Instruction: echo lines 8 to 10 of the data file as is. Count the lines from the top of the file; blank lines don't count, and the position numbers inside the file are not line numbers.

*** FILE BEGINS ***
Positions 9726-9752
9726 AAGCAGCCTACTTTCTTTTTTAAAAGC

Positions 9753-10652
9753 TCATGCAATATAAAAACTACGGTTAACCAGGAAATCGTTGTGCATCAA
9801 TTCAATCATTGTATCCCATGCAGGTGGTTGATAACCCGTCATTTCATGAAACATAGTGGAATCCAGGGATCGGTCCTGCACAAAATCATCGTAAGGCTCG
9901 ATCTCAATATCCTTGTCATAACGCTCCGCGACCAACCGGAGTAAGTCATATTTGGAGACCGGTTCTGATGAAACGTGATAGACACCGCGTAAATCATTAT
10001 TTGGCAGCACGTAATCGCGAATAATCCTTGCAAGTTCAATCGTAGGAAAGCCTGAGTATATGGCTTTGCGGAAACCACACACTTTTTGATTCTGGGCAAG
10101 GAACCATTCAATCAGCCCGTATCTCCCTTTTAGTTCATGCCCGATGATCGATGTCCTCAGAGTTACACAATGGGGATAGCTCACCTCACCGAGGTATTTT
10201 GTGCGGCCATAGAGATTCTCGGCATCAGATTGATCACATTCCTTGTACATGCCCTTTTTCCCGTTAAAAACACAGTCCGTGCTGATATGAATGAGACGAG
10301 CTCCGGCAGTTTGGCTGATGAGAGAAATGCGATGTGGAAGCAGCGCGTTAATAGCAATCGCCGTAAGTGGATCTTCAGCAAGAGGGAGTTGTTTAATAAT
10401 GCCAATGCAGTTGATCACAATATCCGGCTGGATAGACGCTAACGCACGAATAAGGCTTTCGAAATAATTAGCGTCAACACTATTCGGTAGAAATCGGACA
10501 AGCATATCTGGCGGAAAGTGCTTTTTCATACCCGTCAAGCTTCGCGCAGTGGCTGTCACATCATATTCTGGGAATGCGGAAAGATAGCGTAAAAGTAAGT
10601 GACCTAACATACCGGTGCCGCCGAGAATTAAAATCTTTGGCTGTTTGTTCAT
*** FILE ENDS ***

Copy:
10101 GAACCATTCAATCAGCCCGTATCTCCCTTTTAGTTCATGCCCGATGATCGATGTCCTCAGAGTTACACAATGGGGATAGCTCACCTCACCGAGGTATTTT
10201 GTGCGGCCATAGAGATTCTCGGCATCAGATTGATCACATTCCTTGTACATGCCCTTTTTCCCGTTAAAAACACAGTCCGTGCTGATATGAATGAGACGAG
10301 CTCCGGCAGTTTGGCTGATGAGAGAAATGCGATGTGGAAGCAGCGCGTTAATAGCAATCGCCGTAAGTGGATCTTCAGCAAGAGGGAGTTGTTTAATAAT